Six months after the Ivory Coast government, rebels and political opposition signed a peace accord in Paris, there is growing impatience at the slow moving pace of the reconciliation process.
Members of the Ivory Coast parliament debated an amnesty bill on Monday, but there was much dissatisfaction with the proposed legislation. It was designed to pave the way to peace, but opponents see the bill as letting the perpetrators of crimes get away without any punishment.
About 200 people who say they are victims of last year's civil war, gathered outside the parliament buildings to voice their opposition to the bill. They accused the members who support the bill of being "assailants and assassins" and say the people who committed crimes ought to be brought to justice.
The protest was the latest in nearly daily complaints over the slow progress in implementing the Ivory Coast peace accord.
The agreement includes a plan for sharing control of the key ministries of defense and security. But two men of President Laurent Gbagbo's choosing are continuing to fill the two jobs in what is called an "interim" capacity.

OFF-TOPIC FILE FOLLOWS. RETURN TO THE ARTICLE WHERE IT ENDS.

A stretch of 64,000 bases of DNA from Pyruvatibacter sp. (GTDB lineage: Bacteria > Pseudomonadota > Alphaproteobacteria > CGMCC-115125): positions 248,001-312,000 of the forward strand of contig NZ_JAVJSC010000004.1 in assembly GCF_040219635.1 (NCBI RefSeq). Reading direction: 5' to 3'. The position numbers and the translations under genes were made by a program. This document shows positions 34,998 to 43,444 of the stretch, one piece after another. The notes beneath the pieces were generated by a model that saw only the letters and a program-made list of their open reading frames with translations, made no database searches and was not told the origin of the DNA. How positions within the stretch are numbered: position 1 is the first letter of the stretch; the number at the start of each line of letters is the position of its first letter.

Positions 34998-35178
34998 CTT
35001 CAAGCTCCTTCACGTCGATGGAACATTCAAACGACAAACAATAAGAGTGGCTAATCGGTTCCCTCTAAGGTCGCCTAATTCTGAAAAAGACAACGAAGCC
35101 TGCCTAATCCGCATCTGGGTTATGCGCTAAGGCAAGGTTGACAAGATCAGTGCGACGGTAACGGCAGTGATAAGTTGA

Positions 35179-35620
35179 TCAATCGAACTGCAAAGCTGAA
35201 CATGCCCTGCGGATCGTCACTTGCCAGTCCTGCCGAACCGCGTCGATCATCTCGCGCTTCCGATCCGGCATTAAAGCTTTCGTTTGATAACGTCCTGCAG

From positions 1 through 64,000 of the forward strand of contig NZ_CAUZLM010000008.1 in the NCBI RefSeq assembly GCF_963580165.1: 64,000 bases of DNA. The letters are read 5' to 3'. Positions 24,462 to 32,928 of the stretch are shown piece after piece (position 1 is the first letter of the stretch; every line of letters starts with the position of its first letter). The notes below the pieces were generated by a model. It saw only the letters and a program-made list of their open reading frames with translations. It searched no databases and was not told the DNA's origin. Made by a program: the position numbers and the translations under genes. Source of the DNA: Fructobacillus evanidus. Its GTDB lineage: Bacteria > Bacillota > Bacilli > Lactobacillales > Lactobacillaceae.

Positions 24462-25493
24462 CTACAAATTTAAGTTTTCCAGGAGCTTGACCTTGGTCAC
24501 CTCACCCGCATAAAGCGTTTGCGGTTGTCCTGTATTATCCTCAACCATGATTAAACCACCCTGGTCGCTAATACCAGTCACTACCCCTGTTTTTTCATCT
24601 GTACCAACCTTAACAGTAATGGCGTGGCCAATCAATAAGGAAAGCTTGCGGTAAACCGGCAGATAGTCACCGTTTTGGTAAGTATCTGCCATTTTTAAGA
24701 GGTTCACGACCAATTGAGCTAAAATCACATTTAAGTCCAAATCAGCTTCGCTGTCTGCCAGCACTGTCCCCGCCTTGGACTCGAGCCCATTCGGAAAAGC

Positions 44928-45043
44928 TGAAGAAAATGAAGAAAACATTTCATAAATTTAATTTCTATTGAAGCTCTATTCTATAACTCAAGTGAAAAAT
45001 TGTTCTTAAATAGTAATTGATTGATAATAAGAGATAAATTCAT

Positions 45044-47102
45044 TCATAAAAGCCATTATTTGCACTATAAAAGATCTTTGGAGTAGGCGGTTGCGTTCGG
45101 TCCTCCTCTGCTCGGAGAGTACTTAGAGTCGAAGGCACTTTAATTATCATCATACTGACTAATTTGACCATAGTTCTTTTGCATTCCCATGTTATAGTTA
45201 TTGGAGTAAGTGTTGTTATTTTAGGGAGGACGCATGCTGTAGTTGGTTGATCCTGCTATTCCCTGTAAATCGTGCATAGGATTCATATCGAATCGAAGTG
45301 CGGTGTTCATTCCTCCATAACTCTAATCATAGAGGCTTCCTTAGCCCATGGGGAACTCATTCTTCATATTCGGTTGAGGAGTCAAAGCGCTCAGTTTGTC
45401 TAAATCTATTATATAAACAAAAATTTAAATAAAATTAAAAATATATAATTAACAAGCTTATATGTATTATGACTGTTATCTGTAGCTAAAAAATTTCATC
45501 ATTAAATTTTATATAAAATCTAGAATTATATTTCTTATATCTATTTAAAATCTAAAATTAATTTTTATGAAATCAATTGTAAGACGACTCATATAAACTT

Delays in the release of prisoners held by the government and rebels have also been a source of frustration.
The two sides exchanged lists of prisoners they wanted released last week. But the lists were riddled with inaccuracies. France put a halt to the process until the errors are dealt with.
The French army is central to the peacekeeping force that is keeping apart the rebel forces in the north and west, and the government troops in the south. On Monday, the U.N. Security Council renewed the authorization for the international peacekeeping force.
Until last year's coup attempt and the civil war that followed, Ivory Coast was regarded as a haven of peace and stability in West Africa. The effort to restore that status is moving more slowly than many people had hoped.